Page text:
Supreme Court Limits Venues in Patent Suits

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On Monday, May 22, 2017, the United States Supreme Court issued a decision in which it reined in the venues where an action for patent infringement against a corporate defendant can be brought – T.C. Heartland LLC v. Kraft Foods Group Brands LLC.

Previously, and going back to 1990, a “special purpose” venue statute applicable only to patent suits had been construed to allow patent owners to file suit in venues wherever the court had “personal jurisdiction” over the defendant. That construction effectively resulted in a diminishment of the special purpose patent venue statute to that of a general venue statute.

In its decision, the Supreme Court revisited the original intent of the special purpose statute and construed that statute to mean only the defendant’s state of incorporation or “where the defendant has committed acts of infringement and has a regular and established place of business.” 28 U.S.C. §1400(b). The decision will likely impact what is commonly referred to as “forum shopping” in patent infringement suits, where the patent owner searches out a venue most beneficial to its case. Further, it is likely to diminish the popularity of jurisdictions long thought of as patent infringement “magnets,” such as the Eastern District of Texas.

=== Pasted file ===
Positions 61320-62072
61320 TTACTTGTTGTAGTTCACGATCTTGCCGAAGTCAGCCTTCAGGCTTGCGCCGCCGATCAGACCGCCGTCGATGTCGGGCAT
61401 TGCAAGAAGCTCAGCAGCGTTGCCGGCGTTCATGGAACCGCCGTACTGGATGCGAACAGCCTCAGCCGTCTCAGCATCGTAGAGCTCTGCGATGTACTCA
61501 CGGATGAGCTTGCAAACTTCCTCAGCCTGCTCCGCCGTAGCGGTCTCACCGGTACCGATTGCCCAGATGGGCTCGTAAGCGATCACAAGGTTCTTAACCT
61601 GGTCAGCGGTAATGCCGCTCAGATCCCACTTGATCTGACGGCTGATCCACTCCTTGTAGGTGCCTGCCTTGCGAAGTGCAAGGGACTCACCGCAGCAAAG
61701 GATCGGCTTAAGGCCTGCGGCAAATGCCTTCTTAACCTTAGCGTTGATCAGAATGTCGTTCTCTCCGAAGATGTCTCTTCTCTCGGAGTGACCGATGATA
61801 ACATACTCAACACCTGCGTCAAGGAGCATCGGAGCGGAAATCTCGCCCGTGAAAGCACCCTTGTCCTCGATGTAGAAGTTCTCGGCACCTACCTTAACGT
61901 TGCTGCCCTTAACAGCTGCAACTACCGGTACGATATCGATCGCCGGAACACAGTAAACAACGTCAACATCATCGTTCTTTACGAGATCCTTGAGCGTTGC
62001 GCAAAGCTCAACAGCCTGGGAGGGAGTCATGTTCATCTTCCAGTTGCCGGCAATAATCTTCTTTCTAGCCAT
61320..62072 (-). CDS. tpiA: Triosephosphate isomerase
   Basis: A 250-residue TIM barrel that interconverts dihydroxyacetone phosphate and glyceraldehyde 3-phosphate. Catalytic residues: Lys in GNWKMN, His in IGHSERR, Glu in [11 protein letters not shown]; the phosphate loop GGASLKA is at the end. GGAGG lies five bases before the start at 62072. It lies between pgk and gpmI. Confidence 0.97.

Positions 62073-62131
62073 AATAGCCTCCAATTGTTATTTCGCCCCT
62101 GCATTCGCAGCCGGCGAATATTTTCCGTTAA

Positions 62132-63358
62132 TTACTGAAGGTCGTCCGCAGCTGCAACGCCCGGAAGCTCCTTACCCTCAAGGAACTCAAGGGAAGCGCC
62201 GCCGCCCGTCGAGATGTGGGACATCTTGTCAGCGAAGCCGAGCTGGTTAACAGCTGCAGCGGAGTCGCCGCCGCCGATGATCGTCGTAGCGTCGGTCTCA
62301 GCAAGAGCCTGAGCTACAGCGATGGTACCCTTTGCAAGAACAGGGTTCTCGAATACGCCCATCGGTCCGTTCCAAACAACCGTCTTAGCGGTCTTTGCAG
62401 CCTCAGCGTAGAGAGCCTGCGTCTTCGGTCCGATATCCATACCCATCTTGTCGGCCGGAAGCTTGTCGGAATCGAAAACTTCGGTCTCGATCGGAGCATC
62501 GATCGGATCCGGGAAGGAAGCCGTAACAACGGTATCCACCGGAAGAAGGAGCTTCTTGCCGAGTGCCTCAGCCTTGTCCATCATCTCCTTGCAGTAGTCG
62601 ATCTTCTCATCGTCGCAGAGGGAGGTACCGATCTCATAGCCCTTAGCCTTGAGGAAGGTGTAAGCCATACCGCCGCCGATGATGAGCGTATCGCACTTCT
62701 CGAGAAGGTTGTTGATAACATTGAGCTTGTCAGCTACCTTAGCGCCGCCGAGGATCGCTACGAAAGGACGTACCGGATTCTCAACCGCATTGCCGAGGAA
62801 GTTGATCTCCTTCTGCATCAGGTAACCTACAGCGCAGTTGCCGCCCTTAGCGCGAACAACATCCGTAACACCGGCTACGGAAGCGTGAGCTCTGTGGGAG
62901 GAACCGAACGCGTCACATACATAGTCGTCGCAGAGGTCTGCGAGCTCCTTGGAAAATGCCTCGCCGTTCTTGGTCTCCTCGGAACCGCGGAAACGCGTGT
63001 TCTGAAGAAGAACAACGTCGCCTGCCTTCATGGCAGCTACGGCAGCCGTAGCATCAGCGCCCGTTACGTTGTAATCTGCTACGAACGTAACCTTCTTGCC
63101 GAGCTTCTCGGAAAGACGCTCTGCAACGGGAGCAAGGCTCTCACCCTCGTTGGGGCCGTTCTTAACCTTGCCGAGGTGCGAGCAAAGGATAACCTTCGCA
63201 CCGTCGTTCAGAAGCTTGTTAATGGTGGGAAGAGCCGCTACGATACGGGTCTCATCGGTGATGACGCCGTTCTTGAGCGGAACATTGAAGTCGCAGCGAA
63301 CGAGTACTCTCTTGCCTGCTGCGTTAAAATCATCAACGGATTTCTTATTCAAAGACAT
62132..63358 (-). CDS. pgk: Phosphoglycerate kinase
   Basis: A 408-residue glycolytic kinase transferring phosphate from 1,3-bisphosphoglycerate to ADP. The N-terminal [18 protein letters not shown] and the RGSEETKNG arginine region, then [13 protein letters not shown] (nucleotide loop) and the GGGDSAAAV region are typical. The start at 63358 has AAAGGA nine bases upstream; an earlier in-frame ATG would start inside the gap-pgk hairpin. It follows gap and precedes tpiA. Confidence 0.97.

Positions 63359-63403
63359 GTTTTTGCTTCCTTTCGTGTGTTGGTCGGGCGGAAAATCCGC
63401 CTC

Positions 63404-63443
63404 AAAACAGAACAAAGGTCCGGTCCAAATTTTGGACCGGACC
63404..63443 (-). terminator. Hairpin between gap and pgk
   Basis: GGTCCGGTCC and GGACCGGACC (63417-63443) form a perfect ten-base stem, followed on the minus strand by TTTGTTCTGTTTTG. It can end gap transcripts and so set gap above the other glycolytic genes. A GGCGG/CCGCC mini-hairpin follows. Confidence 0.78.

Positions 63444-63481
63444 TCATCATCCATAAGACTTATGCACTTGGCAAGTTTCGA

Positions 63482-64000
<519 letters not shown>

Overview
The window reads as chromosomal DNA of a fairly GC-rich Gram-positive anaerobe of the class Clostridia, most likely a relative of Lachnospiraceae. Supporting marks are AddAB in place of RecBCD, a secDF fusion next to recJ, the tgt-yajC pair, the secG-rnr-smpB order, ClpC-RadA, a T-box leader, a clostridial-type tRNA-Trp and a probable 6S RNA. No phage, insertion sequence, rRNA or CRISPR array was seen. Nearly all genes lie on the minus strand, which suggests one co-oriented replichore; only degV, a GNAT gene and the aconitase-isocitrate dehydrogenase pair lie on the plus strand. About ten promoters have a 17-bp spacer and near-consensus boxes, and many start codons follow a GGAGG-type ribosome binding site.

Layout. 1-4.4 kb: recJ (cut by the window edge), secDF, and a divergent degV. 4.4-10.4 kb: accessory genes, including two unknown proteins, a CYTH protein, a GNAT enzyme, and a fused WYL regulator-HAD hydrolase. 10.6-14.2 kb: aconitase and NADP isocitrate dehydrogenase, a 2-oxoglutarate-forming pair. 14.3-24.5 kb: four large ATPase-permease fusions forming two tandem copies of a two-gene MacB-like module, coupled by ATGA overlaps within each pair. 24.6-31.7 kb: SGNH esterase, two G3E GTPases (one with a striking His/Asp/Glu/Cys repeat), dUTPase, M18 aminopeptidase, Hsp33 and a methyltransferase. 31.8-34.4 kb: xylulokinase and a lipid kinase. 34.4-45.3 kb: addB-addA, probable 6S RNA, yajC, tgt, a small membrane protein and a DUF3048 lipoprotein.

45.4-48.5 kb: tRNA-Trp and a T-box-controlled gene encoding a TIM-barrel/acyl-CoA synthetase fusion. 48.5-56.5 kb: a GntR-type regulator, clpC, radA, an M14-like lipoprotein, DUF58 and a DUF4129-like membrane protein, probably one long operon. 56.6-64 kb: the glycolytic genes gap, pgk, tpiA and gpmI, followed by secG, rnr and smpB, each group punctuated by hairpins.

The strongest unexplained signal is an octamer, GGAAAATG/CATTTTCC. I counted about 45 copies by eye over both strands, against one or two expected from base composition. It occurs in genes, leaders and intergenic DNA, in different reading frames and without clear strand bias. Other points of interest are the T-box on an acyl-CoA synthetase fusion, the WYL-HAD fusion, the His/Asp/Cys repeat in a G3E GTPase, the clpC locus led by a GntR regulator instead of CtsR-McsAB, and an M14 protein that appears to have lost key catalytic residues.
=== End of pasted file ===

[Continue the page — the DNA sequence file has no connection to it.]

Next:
This venue limitation is likely to create delays and increase costs for pending cases as defendants push for venue changes. Similarly, it will be critical for plaintiffs and defendants to reassess their counsel’s jurisdictional experience in the wake of now battling cases in local – previously less common – venues.


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